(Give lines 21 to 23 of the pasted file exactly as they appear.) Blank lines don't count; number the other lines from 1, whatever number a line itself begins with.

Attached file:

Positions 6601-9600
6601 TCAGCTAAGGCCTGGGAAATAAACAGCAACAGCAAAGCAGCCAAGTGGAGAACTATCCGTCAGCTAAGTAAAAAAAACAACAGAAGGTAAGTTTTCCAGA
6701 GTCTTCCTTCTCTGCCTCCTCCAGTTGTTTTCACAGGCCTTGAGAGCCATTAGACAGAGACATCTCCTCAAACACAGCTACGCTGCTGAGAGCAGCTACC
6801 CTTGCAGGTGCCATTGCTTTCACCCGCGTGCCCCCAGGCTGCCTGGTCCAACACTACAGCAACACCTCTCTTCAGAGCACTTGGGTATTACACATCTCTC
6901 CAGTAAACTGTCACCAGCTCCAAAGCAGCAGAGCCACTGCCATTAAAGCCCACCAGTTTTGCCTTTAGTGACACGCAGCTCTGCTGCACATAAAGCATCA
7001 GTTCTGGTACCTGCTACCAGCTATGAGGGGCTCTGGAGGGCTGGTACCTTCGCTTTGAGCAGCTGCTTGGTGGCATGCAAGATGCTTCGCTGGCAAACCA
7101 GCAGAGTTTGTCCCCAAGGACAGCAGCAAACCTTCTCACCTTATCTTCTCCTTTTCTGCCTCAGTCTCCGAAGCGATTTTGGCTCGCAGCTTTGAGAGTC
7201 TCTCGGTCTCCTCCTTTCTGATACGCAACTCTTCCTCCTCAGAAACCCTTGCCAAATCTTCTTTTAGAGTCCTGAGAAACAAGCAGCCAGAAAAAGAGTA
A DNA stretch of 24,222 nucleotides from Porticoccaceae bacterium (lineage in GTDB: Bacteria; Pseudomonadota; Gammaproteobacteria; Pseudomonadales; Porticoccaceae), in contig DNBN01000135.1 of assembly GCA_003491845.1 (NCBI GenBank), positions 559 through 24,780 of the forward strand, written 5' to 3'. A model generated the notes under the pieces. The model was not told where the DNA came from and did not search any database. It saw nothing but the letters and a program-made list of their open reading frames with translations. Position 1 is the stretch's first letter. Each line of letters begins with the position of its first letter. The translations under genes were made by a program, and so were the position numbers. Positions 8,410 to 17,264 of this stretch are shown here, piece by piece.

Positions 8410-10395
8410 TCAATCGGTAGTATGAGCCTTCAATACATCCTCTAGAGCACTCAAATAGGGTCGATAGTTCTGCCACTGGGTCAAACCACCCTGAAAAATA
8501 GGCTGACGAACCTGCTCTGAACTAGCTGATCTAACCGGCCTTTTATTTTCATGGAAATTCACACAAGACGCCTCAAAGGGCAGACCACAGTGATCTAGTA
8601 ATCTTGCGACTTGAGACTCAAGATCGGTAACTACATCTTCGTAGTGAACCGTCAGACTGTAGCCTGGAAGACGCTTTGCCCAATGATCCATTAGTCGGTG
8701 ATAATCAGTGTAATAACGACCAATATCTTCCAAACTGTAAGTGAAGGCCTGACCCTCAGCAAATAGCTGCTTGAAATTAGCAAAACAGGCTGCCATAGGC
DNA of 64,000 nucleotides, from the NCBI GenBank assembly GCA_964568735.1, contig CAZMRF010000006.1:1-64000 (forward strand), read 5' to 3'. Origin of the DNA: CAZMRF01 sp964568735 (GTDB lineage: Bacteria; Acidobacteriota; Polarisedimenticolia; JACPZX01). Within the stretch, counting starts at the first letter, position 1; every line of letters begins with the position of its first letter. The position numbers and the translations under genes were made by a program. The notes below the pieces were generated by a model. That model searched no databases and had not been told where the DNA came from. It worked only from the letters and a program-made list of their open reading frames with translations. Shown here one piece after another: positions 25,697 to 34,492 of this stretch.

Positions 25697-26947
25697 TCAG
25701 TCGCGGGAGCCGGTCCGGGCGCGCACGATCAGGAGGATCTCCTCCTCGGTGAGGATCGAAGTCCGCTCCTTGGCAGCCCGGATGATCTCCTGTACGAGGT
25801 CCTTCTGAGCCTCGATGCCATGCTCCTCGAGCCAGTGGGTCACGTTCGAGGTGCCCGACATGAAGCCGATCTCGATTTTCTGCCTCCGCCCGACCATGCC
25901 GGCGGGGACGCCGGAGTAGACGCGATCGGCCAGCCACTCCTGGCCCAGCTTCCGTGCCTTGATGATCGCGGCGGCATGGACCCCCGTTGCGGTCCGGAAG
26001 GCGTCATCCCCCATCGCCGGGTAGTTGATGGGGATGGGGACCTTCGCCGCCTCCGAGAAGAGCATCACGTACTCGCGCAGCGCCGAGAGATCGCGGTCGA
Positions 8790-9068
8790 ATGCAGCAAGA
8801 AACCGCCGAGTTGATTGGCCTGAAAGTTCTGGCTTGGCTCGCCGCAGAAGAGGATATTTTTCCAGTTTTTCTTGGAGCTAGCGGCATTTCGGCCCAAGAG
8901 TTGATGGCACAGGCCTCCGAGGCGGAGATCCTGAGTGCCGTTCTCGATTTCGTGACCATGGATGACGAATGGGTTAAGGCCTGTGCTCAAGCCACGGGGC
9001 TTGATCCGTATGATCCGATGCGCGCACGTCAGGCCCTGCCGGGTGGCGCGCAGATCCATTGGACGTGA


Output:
26001 GCGTCATCCCCCATCGCCGGGTAGTTGATGGGGATGGGGACCTTCGCCGCCTCCGAGAAGAGCATCACGTACTCGCGCAGCGCCGAGAGATCGCGGTCGA
Positions 8790-9068
8790 ATGCAGCAAGA